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Ch3 Feedback control system characteristics Open- and closed-loop control systems Sensitivity to Parameter variations Transient response of control system Disturbance in feedback control system Main content:

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continue Steady-state error The cost of feedback Examples and simulation Main content:

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3.1 Open-loop and closed-loop control systems Review the concepts and structure Refer to P

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The roles of feedback Reduce error (eliminating the error) Reduce sensitivity or Enhance robustness Disturbance rejection or elimination Improve dynamic performance or adjust the transient response (such as reduce time constant) Benefits:

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3.2 Sensitivity of system to parameter variations System are time-varying in its nature because of inevitable uncertainties such as changing environment, aging, and other factors that affect a control process.All these uncertainties in open-loop system will result in inaccurate output or low performance. However, a closed- loop system can overcome this disadvantage.

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A primary advantage of a closed-loop feedback control system is its ability to reduce the system’s sensitivity to parameter variation. Sensitivity analysis Robust control Continue

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Effect of parameter variations If process is change as Open-loop system Closed-loop system

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continue In the limit, for small incremental changes, last formula is

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Sensitivity comparison Open-loop system Closed-loop system

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Sensitivity to parameters If system TF is System sensitivity to is

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Example of sensitivity Feedback amplifier Goal: Reduce the sensitivity to parameters variation, that is enhance the robustness to change in amplifier gain. Refer to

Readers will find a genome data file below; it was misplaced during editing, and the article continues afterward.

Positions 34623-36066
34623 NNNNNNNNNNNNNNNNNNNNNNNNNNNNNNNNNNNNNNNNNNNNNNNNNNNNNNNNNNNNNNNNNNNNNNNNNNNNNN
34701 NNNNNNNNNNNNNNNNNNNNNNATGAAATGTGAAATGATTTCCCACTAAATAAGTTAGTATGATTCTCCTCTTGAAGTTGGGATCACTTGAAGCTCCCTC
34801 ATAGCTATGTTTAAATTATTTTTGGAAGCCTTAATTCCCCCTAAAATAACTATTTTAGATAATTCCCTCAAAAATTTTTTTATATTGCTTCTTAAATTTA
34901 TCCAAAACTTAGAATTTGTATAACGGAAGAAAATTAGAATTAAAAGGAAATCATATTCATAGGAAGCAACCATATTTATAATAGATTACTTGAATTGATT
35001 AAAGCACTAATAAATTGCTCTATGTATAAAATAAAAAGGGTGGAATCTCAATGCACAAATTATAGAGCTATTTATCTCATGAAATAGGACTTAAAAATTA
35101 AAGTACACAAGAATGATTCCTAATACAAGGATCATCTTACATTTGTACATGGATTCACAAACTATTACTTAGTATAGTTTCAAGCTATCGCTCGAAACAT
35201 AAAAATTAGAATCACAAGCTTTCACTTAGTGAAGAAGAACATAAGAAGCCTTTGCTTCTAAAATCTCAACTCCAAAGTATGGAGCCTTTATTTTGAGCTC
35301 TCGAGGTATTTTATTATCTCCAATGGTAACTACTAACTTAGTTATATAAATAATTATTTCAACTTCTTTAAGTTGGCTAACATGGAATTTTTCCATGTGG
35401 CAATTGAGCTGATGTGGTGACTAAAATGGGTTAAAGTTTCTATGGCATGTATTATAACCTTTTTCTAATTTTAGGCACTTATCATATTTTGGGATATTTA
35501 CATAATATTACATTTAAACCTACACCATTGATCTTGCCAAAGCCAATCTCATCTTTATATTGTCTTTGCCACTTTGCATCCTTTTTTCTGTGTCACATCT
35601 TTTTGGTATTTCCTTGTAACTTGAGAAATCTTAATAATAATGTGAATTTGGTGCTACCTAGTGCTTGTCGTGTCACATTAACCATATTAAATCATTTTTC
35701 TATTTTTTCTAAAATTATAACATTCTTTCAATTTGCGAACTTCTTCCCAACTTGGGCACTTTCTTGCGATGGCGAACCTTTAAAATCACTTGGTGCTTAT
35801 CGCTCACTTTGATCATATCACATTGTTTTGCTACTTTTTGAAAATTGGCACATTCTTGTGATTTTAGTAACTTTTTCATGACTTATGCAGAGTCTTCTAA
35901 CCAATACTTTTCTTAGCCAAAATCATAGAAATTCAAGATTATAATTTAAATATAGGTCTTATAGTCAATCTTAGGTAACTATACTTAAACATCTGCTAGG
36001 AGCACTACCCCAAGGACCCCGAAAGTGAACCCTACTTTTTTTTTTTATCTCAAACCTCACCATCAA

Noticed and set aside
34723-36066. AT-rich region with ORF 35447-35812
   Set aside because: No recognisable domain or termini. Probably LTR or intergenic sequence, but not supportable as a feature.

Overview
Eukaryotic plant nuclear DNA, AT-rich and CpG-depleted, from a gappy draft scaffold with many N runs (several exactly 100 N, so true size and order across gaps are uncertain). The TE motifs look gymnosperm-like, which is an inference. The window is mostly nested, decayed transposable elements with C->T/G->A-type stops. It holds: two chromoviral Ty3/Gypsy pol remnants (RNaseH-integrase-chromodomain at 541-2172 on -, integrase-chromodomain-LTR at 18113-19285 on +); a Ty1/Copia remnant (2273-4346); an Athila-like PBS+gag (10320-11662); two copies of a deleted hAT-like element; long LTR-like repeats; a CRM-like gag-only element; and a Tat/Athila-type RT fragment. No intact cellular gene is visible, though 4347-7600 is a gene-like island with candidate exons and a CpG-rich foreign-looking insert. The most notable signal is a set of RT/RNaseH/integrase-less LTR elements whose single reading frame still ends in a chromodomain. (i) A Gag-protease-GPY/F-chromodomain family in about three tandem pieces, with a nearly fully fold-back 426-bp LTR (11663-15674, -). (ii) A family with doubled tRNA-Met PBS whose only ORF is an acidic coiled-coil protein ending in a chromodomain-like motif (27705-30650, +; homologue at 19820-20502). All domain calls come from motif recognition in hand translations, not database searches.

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3.3 Transient response of system Transient response is the response of a system as a function of time. It is one of the most important characteristics of control system. If transient response is not satisfying, what shall we do?

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Control of transient response (Take speed control system as example) Cascade controller Feedback controller Refer to P180 (Figure 4.6 and Figure 4.7) Refer to P181 (Figure 4.8)

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3.4 Disturbance in a feedback control system Disturbance signal is an unwanted extraneous input signal that affects the system’s output signal, such as noise for amplifier,wind gusts for radar antennas,etc. Feedback control can completely or partially eliminate the effect of disturbance signal.

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Example of steel rolling mill Refer to P Load changes or disturbances+Noise Feedback can alleviate the effects of disturbances and noise signal occurring within the feedback loop. If system exists noise at the input point, we can design a low-pass filter to improve SNR (signal-noise ratio)

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System sensitivity System sensitivity is defined as the ratio of the percentage change in the system transfer function to the percentage change of the process transfer function. It is defined as

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3.5 Steady-state error Steady-state error is the error after the transient response has decayed,leaving only the continuous response. Feedback can reduce the steady-state error of control system

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How to define the error ? From input point: From output point: E a (s)=R(s)-H(s)Y(s) E (s)=R(s)-Y(s) Only for unit feedback H(s)=1,We have E a (s)= E (s)

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Comparison of error Open-loop system Closed-loop system

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continue Open-loop system under unit step input Closed-loop system under unit step input

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Example illustration Refer to P An example of first-order system

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3.6 The cost of feedback Increase of complexity Loss of gain Instability

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An unrealistic dream Why not simply set G(s)=Y(s)/R(s)=1? Transfer function represent the physical system or process, Therefore G(s)=1 is unrealizable.

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3.7 Design examples English channel boring machines Mars rover vehicle PD controller, and how to select K ? To compare the sensitivity and steady-state error between open-loop and closed-loop system

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3.8 Simulation using MATLAB Refer to P Self-learning after class

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Summary Decrease the sensitivity to parameter variation Improve transient or dynamic performance Enhance the robustness Reduce the steady-state error The fundamental reasons for using feedback are as follows: Refer to P

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Assignment E4.1 E4.3 E4.4 E4.6 E4.8 P4.2, P4.5, P4.7

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